Local SEO for retail helps brick-and-mortar businesses increase online visibility in a specific geographical area. Its ultimate goal is to improve omnichannel selling by converting more online searches into in-store visits.
More in-store visits leads to higher sales revenue, and in today’s retail landscape, it’s important to make sure people can easily locate your business. Shoppers are regularly looking for products and services near them.
But optimizing your online presence for your local target audience goes beyond working on your own website. In this article, we’ll take a deep dive into local SEO for retail, why it’s important, and how to create a local SEO strategy for your business.
Let’s get started.
Table of Contents
- What is local SEO for retail?
- Why is local SEO important for retailers?
- How does local SEO work?
- What are local pack vs. organic results?
- The benefits of local SEO in retail
- 5 tips to create your local SEO strategy
- 9 local SEO tools to get you started
- Moving forward with improving local SEO for your retail business
What is local SEO for retail?
Local SEO, or local search-engine optimization, helps local shoppers find your retail store in search engine results. You may think you only need to worry about SEO for your online store, but local SEO for retail is just as important in helping to attract local customers to your physical location.
Local SEO vs. national or global SEO
Local SEO is hyperfocused on the specific location of your retail store. It’s used to optimize your online presence and drive traffic from a specific area to your website and foot traffic to your retail store. National SEO is used to reach customers on a national or global level.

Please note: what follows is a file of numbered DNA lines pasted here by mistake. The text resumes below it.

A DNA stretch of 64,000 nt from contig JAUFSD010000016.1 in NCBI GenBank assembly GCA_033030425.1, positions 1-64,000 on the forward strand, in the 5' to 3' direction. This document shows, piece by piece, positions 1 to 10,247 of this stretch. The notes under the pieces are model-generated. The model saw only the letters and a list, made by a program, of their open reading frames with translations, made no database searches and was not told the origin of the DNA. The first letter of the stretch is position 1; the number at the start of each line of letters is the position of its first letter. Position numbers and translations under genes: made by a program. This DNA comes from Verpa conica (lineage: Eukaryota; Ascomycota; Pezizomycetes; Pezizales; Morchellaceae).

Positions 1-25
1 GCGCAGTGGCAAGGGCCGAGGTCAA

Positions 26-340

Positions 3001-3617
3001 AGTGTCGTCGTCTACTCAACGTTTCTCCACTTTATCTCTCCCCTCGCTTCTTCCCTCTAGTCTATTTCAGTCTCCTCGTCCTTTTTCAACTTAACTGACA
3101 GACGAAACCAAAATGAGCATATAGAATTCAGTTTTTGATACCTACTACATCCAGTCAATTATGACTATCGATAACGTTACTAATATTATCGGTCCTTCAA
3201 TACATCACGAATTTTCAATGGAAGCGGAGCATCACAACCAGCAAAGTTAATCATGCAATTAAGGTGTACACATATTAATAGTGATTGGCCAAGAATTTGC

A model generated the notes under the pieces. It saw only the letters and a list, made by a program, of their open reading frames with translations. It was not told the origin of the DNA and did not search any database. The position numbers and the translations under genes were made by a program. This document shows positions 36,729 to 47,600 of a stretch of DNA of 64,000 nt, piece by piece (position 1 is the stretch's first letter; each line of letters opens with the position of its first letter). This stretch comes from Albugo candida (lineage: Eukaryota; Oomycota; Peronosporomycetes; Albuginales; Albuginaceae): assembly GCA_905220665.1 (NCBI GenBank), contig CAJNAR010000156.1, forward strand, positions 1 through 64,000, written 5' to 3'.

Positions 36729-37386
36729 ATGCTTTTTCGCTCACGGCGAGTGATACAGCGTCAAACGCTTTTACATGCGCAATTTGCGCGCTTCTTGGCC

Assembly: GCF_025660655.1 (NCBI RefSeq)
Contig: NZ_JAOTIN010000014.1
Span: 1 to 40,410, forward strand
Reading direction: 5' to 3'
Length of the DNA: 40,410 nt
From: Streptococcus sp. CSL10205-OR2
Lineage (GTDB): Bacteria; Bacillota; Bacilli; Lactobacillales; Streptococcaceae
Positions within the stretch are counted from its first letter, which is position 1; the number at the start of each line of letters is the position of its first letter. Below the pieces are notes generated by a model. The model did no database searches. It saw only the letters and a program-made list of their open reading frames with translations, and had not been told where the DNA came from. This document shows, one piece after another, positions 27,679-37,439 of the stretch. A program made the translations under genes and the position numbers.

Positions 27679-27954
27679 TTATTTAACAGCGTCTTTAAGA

Both strategies are worth working on, especially if you ship nationwide or internationally. But when it comes to attracting more people to your brick-and-mortar store, local SEO is the way to go.
LEARN MORE: To learn more about national SEO for your website or store, checkout this SEO checklist and start ranking on page one!
Local SEO vs. paid search
The main difference between local SEO and paid search is that SEO is organic and paid search is, well, paid. Both come with a cost, because creating SEO content, putting up business listings, and optimizing product pages takes time and effort. But unlike paid search, there is no direct cost to rank on search engines.
Put simply, SEO is used to increase your business’ rankings or visibility in organic search results, and with paid search you can pay for a top spot in search results.
Paid search might seem like a quick fix, but it’s worth investing time in organic search, because approximately 39% of ecommerce traffic worldwide comes from search and 35% of that traffic is organic, while only 4% of it comes through paid search ads.
Why is local SEO important for retailers?
Many small businesses struggle to compete with the Amazons of the world. In fact, 89% of local retailers in North America feel they are in direct competition with online retailers. But the times are changing. With the popularity of the “buy local” movement, local retail business owners are benefiting from customers’ desire to support their local community.